Shaquita Ogletree
On May 17, the National Prevention Science Coalition in partnership with the Office of Congressman Danny Davis (D-IL) hosted a briefing, Connecting Children with their Incarcerated Parents. The panel included Dr. Jennifer Cearley, Oregon Social Learning Center, Joseph Tietz, Pathfinders of Oregon, Mary Roberts, Snohomish County, Washington state, Kimberly Mays, Washington Office of Public Defense, and Kristin Harrod, Kentucky Department of Corrections.

Congressman Davis opened with remarks that highlighted the complexity of the issue pointing out that in his congressional district has the highest number of children not living with a birth parent. Nationally, nearly 1.1 million parents are incarcerated with an estimated of 2.3 million children. Eight percent of children in foster care were removed because of parental incarceration. Data shows that children of an incarcerated parent are five times more likely to end up in jails than their peers. These children are often an invisible population according to panelist Mary Roberts.

Other relevant highlights of the briefing information: child visitation for incarcerated families decreases recidivism and has a positive benefit for children (Dr. Cleary). In Oregon, incarcerated parents are provided parent training skills and include support for parents re-entering the community. The Parenting Inside Out (PIO) curriculum is an evidence-based program and is trauma-informed. Dr. Tietz said that another benefit of PIO is the 40% reduction of recidivism for PIO participants. Parents are provided the PIO parent training curriculum that includes an individualized treatment plan. The Kentucky Department of Corrections has instituted family- friendly practices for incarcerated parents including video visitation, child-friendly visitation rooms, and partnerships with faith–based organizations.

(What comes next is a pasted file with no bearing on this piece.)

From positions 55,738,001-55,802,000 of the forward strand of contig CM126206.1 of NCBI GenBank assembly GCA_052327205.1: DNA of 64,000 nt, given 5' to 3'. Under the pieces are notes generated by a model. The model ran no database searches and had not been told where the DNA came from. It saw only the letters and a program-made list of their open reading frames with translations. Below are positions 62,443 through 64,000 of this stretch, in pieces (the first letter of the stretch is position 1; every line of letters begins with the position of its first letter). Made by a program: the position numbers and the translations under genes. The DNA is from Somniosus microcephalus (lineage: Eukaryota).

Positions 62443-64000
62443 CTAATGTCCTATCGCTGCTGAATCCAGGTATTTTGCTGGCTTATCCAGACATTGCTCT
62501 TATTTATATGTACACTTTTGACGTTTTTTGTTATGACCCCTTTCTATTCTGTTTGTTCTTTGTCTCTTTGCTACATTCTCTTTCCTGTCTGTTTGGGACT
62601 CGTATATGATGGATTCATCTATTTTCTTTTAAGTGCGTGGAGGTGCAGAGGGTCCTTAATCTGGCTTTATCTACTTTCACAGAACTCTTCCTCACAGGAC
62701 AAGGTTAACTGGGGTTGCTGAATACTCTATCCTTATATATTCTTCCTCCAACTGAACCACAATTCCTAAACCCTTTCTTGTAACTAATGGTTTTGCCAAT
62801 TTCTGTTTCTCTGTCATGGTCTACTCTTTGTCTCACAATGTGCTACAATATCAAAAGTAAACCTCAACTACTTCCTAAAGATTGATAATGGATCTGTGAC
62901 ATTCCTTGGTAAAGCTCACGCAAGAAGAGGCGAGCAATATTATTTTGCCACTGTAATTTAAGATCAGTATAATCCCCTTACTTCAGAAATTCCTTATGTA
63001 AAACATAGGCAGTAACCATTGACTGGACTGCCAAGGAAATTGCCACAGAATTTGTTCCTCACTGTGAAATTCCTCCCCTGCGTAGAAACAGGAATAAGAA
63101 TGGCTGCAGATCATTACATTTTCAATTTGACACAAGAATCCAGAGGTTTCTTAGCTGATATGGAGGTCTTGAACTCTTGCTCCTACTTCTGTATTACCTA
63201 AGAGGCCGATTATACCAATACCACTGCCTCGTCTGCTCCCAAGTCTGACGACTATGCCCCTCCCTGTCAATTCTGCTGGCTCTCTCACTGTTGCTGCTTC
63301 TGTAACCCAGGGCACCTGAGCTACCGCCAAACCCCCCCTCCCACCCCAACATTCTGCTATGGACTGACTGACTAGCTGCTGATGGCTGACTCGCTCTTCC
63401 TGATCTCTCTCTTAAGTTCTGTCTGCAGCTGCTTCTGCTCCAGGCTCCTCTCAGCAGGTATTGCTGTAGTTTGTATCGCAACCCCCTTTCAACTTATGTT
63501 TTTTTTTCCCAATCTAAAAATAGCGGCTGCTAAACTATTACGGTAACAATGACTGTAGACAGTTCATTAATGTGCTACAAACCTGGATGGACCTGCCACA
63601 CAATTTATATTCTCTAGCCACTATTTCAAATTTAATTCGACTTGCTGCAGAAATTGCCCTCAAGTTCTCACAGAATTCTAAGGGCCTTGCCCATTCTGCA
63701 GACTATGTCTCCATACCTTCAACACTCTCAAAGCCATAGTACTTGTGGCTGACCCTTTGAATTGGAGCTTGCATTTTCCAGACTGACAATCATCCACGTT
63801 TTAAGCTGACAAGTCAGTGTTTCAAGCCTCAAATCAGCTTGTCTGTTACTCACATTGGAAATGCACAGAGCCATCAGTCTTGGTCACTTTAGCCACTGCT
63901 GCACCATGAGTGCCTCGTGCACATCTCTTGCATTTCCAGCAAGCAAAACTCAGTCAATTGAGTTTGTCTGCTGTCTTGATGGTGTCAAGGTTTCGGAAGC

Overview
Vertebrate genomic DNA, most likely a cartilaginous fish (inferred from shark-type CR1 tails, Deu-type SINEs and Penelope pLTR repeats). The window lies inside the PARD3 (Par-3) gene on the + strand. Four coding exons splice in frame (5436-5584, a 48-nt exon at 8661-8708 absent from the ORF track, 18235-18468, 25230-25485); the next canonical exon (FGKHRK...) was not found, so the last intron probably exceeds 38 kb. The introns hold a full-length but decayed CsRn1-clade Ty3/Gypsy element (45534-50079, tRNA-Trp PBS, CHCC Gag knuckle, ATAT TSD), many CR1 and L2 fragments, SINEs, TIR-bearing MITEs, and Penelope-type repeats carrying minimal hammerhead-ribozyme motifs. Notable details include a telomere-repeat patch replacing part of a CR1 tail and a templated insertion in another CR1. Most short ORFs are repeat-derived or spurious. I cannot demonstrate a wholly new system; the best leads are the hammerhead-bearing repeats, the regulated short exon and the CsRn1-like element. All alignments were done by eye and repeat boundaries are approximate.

In Kentucky, Moral Recognition Therapy (MRT), an evidence-based program, is implemented in the parenting programs offered at the DOC for women.

In Washington, the corrections and Social and Health Services departments developed protocols for identifying foster care kids with incarcerated parents. They identified over 61,000 children with an incarcerated parent, and many of those children were receiving higher rates of services. Over the years, many programs in Washington have lost funding, and the priority of the departments and leaders have changed. Unintended consequences from early reform in Washington included termination of incarcerated parents’ rights as the best interest measure for guardianship for children. In response to un-coordinated efforts for children and families in Washington, the state legislature created the Department of Children, Youth, and Families to focus on early learning, child welfare, and juvenile justice services for serving children and families. An advisory committee for children with incarcerated parents was developed and programs to keep incarcerated parents involved with their case plan, visitation in prison and siblings together is a key priority.

Kimberly Mays, an advocate for criminal justice and child welfare reform, stated that she has ten children, who entered into the foster care system when she was arrested, and that child protective service (CPS) has always been in her life. While incarcerated her parental rights were terminated for most of her children. As a teen, Ms. Mays suffered from addiction, and instead of treatment, she was locked up and never made it to a treatment center. While incarcerated she was unable to communicate with her CPS worker or work on a case plan. She recommended that CPS and corrections work with incarcerated parents on an appropriate case plan.

Congressman Davis called for making sure families do not lose their connectivity. We are witnessing a generation being fully raised not by their birth parents but their grandparents or kin.